As we’ve noted before, the Celtics have six players under contract in 2011-12 for a combined $64.3 million (Garnett, $21.2 million; Paul Pierce, $15.33 million; Ray Allen, $10 million; Rajon Rondo, $10 million; Jermaine O’Neal, $6.23 million; Avery Bradley, $1.53 million), and should match any offer Green receives — unless another team far exceeds his qualifying offer of $5.9 million.
Davis and Murphy are free agents, and while they might sound like a buddy cop duo from Dublin, they’re actually both pretty darn good for second and third options at the four. The addition of first-round pick JaJuan Johnson — a 6-foot-10 senior power forward out of Purdue — likely makes a Murphy-type expendable. But even with Garnett, Green and Johnson expected to be on the 2011-12 roster, the Celtics should seek one more power forward option, in case Johnson isn’t ready and to leave Green on the wing.
Without further ado, let’s take a look at the options available to the Celtics at backup power forward, separating the current free agent players into four categories and forgetting about David West, because that ain’t happening.
|Celtics free agent options at small forward redux||12.01.11 at 5:39 pm ET|
Welcome to Part 4 of this week’s daily post-NBA lockout position-by-position breakdown of free agent options available to the Celtics. We’ve profiled the C’s biggest needs — at center and shooting guard — as well as another critical position (backup point guards), so we move to what coach Doc Rivers called a pressing concern during the 2010-11 season: Backup Small Forwards.
The Celtics began last season with starter Paul Pierce and only swingman Marquis Daniels to spare the nine-time All-Star from playing heavy minutes at the 3. Once Daniels went down in February with a season-ending spinal injury, president of basketball operations Danny Ainge was forced to make a deal for depth behind Pierce. Enter Jeff Green, who remains a restricted free agent after the Celtics extended a $5.91 million offer in June.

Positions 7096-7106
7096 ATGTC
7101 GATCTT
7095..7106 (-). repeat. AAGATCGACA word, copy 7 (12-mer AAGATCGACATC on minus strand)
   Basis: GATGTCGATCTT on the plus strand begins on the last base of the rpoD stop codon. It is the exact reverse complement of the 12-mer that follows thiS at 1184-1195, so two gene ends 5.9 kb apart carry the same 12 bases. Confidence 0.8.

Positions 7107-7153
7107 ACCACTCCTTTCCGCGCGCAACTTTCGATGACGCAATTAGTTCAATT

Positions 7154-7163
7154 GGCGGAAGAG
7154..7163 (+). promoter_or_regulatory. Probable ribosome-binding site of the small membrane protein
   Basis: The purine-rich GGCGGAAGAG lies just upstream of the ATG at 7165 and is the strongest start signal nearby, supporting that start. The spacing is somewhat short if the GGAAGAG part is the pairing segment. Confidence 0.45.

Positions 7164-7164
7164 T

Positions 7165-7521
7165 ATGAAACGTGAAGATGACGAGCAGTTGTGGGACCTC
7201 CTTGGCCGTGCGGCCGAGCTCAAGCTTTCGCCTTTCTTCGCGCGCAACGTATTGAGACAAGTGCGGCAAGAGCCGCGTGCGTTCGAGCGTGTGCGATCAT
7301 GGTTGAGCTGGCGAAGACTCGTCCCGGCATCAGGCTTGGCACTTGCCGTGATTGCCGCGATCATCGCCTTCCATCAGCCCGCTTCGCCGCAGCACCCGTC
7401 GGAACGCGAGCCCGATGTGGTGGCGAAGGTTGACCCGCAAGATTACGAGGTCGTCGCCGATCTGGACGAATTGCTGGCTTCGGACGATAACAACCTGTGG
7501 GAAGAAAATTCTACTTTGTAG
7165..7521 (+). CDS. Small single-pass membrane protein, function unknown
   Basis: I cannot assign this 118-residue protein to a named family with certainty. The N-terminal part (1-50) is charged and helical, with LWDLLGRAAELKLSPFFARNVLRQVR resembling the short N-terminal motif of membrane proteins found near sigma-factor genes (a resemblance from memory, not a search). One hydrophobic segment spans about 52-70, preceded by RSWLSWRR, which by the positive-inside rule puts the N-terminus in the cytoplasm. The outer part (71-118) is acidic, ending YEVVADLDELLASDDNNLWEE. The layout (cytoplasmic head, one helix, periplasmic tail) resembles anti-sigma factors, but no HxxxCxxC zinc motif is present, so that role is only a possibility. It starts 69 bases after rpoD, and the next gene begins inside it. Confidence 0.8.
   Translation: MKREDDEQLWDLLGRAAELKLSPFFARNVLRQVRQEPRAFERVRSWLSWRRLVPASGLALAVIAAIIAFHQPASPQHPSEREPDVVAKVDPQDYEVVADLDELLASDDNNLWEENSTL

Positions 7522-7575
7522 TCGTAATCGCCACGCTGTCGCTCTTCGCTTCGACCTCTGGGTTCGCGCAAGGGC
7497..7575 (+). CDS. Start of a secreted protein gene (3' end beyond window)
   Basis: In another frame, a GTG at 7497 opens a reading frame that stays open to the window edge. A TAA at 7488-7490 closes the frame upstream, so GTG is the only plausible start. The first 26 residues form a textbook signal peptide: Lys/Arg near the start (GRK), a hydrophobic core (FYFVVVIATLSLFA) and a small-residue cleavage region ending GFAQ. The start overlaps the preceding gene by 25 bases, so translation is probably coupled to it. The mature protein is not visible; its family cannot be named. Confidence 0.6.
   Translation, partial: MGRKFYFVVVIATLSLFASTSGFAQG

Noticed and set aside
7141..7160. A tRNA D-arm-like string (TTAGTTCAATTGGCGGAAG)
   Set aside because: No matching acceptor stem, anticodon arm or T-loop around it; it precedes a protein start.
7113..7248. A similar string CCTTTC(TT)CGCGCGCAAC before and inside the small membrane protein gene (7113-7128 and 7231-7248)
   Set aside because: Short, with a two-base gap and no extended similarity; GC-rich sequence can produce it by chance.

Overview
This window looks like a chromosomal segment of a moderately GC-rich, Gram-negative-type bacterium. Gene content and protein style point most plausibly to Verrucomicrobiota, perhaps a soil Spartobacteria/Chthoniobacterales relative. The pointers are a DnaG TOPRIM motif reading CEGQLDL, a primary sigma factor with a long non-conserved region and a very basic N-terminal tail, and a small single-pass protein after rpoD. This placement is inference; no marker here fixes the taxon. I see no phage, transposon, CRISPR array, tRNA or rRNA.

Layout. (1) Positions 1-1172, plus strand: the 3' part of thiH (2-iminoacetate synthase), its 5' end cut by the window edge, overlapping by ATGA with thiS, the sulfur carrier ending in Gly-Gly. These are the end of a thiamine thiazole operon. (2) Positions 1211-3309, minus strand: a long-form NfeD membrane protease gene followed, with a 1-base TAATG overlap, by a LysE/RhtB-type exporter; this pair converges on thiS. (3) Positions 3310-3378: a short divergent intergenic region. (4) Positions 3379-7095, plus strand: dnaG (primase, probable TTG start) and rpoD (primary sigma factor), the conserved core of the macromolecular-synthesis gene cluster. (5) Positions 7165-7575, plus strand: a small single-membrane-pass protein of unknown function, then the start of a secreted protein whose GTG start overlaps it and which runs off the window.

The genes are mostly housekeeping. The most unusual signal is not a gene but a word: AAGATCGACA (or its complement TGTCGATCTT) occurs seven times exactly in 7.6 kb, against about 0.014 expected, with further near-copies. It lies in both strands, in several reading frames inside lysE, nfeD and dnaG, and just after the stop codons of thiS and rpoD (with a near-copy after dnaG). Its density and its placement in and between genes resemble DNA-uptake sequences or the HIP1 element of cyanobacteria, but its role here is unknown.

As we’ve noted before, the Celtics have six players under contract in 2011-12 for a combined $64.3 million (Kevin Garnett, $21.2 million; Paul Pierce, $15.33 million; Ray Allen, $10 million; Rajon Rondo, $10 million; Jermaine O’Neal, $6.23 million; Avery Bradley, $1.53 million) and should match any offer Green receives.
The Celtics would be wise to pick up another player capable of spelling Pierce to ensure they aren’t handcuffed by the lack of depth at the position again, even if they re-sign Green. Obviously the C’s won’t be dedicating much more money beyond those two to small forwards, but they need to find as many inexpensive versatile options (2-3 or 3-4 guys) as possible to eat up minutes for their three aging stars.
Without further ado, let’s take a look at the options that should be available to the Celtics at backup small forward (barring overseas exports), separating the current free agent players into four categories.